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The Explorer

 

 

The Explorer
Katherine Rundell, Hannah Horn (illus.)
Bloomsbury
Age 8-11

Fred, Con, Lila and Max find themselves alone in the rainforest after their plane crashes. Facing incredible danger they gradually learn to trust each other and find ways to survive including eating grubs and even tarantulas. After finding a map they set off for the city of Manaus on a homemade raft and find a mysterious man living in a hidden city. Is this one of the lost explorers Fred is fascinated with? Will he help them find their way back to civilisation? In time the children discover a little about this enigmatic man, his sad past and the reason he wants to keep the hidden city secret.

The Explorer is an exciting and beautifully written adventure story which describes the wonder, beauty and danger of the rainforest. This is a story about being brave despite your fears, paying attention to the world just as explorers do and why it might sometimes be ok to keep a secret.

The book itself is really beautiful with many wonderful pen and ink line drawings of the setting and wild life framing the text.

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Share the story

Talk about the story

  • Which character do children find most interesting and why?

  • Did the children do the right thing in keeping the explorer’s secret? Is it sometimes ok to keep secrets?

  • Which is your favourite scene in the story?

  • Could you survive in the rainforest – what would be the hardest part?

Sharing books with older children, reading them aloud or discussing what children are reading really helps them become thoughtful and enthusiastic readers. Frances told us about the experience of sharing books with her ten year old daughter Zoe, including our book of the month, The Explorer.  My mum has always shared her favourite books with me and similarly Zoe and I enjoy sharing books; this now includes discussing books we’ve both read rather than me reading whole books aloud to her. Sometimes the sharing is as simple as me ‘clocking’ where she’s got to in the book and making some sort of evaluative or predictive comment about that part; at other times she asks me to read the first few chapters of a book aloud which seems to help her become quickly immersed in it. At other times she’ll share puzzles with me:- in The Explorer she asked why Con lived with her aunt which led us to look back through the book together because it was clear that she missed the part where Con confided to the other children that she was an orphan. Because we’ve built up quite a ‘bank’ of shared reads over the years, Zoe will also volunteer connections between books or characters. For example, she drew parallels between ‘The Explorer’ and ‘The Wolf -Wilder’ (by the same author) because in both books children had to set out on expeditions without adults. I tend to let her lead book discussions because I want her to view them as enjoyable and interesting rather than ‘chore-like’. Generally she initiates conversations about why characters are behaving in particular ways and makes connections to our own life experiences.   Zoe’s favourite part of The Explorer was where ‘the children made their own food out of natural sources’ because she loves cooking and liked imagining how to cook in the jungle. She made her own version of the ‘chocolate pancakes’. She also said that the loved the part about the children swimming with dolphins because, like the children, she had a  pleasant surprise to discover the dolphins were not sharks after all. Lila is her favourite character because she likes animals and is funny. Zoe said she dislikes Con but then immediately corrected herself by saying that she’d liked all the characters but hadn’t liked Con when she was grumpy or Max when he was annoying. She reflected that Con became nicer over the course of the book; she’d made friends with the other children and Max sometimes wanted Con to look after him. It did seem that talking about the book encouraged a more nuanced response.’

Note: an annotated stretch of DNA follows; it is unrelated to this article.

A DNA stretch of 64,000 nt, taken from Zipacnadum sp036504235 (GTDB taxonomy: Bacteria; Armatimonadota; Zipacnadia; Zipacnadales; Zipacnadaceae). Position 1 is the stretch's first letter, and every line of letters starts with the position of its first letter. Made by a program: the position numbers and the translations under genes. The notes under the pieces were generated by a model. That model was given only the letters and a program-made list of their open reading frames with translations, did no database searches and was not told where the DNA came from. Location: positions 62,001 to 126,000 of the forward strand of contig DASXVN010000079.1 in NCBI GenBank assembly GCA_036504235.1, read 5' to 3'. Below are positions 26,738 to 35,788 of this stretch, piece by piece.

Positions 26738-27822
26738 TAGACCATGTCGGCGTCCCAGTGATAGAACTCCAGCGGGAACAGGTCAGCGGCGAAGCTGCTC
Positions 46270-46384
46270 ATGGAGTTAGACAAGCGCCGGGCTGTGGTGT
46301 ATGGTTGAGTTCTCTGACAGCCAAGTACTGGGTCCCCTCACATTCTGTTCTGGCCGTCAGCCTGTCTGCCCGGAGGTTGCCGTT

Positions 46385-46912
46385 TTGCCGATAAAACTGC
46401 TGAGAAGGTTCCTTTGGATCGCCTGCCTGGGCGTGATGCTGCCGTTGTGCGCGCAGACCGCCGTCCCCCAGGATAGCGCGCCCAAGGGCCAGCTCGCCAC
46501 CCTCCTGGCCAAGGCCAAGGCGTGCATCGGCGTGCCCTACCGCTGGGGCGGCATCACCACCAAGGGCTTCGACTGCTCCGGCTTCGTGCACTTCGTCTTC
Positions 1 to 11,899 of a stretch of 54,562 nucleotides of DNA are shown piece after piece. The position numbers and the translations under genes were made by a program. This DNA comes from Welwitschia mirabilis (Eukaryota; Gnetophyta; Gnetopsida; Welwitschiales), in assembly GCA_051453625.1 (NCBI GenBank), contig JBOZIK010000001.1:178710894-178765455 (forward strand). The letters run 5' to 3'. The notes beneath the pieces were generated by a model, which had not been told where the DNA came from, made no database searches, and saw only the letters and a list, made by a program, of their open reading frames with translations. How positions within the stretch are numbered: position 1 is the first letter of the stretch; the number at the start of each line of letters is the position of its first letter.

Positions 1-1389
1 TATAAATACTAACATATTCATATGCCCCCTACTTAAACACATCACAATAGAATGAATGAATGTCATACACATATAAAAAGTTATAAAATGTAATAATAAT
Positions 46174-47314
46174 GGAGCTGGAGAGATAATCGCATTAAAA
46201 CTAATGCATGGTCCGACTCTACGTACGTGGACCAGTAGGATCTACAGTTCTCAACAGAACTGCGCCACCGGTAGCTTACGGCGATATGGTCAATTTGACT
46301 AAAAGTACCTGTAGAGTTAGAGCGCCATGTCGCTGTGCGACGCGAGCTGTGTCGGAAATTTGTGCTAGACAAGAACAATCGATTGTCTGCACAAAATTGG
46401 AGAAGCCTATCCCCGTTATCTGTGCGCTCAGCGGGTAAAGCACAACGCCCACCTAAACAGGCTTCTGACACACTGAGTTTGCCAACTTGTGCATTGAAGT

Things to make and do

  • Make a setting from the story in a shoe box opened down two sides using paint, collage twigs and foliage to decorate it.

  • Make a zig zag book about the characters in the story with drawings and labels

  • Write a letter Fred, Con, Lila or Max would have liked to write to the Explorer after returning home

  • Using a scrap book make an information book about the Amazon. Research information using library books or the links below on the Amazon River, the rainforest, its wildlife, stories of lost cities or explorers who have disappeared.


    See our print-off activity book with some of these ideas and other activities

Find out more

Read more books by Katherine Rundell. Titles include Rooftoppers and The Wolf Wilder

Find out more about the inspiration for The Explorer here

And here

For another adventure story set in the Amazon see The Journey to the River Sea by Eva Ibbotson.

Find out more about the rainforest

For information on surviving in the rainforest see here

Find out more about Percy Fawcett and other explorers who disappeared in the Amazonian rainforest.

 

Buy here